Vitamin K helps to transport oxygen to where it is needed in the body, and it is also an effective clotting agent that helps to protect cuts from infection. It is also another antioxidant, which is great news to go with the other two vitamins that I have already mentioned. Vitamin K is also important to the maintenance and function of the brain and the nervous system.
Another food that is a rich source of vitamin K is broccoli.
7. Tomatoes Help Prevent Cancer
Although not all types of cancer but cancer such as breast, colorectal, prostate and stomach cancer. This is because of lutein, zeaxanthin and the high level of lycopene which is a natural antioxidant that have the ability to fight cancer causing cells.
8. Tomatoes Are Good For Your Heart
Tomatoes lowers blood pressure and also reduces cholesterol level because of its Vitamin B and potassium. It also prevent life threatening heart problems such as high blood pressure, heart attack and stroke.
9. Improve Your Vision
Macular degeneration can be prevented using lutein, lycopene and zeaxanthin. The only carotenoids found in the rectina and lens of the eyes are lutein and zeaxanthin, these two carotenoids apart from filtering light also remove rays that can damage eye tissue and eye related diseases. No cause for alarm, lutein, lycopene and zeaxanthin are found in tomatoes
10. Makes Hair Healthier
The appearance and texture of your hair can be improved by drinking tomato juice. Tomato juice revitalize hair growth and strengthen tufts of hair.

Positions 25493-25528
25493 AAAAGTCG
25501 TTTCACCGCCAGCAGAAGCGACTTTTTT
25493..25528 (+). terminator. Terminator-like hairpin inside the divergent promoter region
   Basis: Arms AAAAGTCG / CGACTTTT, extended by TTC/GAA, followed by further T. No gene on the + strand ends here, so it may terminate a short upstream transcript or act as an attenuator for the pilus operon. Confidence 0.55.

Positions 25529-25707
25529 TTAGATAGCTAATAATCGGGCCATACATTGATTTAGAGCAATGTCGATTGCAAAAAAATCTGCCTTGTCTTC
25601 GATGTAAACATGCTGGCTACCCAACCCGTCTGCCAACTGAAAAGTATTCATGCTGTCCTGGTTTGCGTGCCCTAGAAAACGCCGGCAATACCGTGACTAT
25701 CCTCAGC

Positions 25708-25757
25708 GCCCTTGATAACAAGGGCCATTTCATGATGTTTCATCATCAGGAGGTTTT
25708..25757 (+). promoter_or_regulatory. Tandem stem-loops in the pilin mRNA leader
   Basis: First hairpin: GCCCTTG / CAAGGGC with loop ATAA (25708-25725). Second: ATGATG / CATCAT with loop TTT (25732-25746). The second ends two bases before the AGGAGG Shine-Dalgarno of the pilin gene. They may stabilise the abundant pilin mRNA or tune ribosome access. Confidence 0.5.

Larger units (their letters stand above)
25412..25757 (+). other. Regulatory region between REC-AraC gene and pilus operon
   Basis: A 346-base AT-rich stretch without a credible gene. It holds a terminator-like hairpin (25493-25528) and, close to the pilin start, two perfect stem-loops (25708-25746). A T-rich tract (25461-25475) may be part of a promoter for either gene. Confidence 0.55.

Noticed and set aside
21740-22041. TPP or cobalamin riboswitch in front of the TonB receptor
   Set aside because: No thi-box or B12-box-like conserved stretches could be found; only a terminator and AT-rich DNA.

11. Increases Capacity to Burn Fat
Carnitine is an amino acid that has the ability to increase the capacity for the body to burn fat by about 30%. Tomatoes with all stimulate the production of carnitine.
More nutritional values of tomatoes
As you can see the tomato provides a really healthy dose of three very important vitamins, but it’s nutritional prowess does not stop there.
Just to point out just how incredibly nutritious the tomato is, it also holds the following nutrients as well:
- Vitamin E
- Vitamin B3 / Niacin
- Vitamin B5 / Pantothenic acid
- Vitamin B6
- Vitamin B9 / Folate
Not to mention protein and dietary fiber too.
One important thing to remember is that although you can get various vitamin and mineral supplements, the best form of nutrition is getting it directly from the food source.
Furthermore, if you were wondering how many calories are in a tomato then you won’t be disappointed. In the same sized tomato that we have used in the above examples, there are just 22 calories!
The healthiest way to enjoy tomatoes is to either grow them in a home garden or purchase organically and locally grown tomatoes at a farmer’s market or health food store. When this is not possible, canned tomatoes are an acceptable alternative. One medium tomato, cup of tomato juice or soup constitutes one portion of recommended daily vegetable consumption. To receive the added benefits from combining tomatoes with other nutritionally-rich food, try adding a few broccoli florets to tomato soup. Add both tomatoes and broccoli florets to a salad. Reduce the amount of cheese on a pizza and drizzle olive oil over it for a rich flavor. Chop avocado into your favorite salsa, or chop tomato into your favorite guacamole. However you enjoy the health benefits of tomatoes you will be boosting your system and sampling one of life’s culinary delights.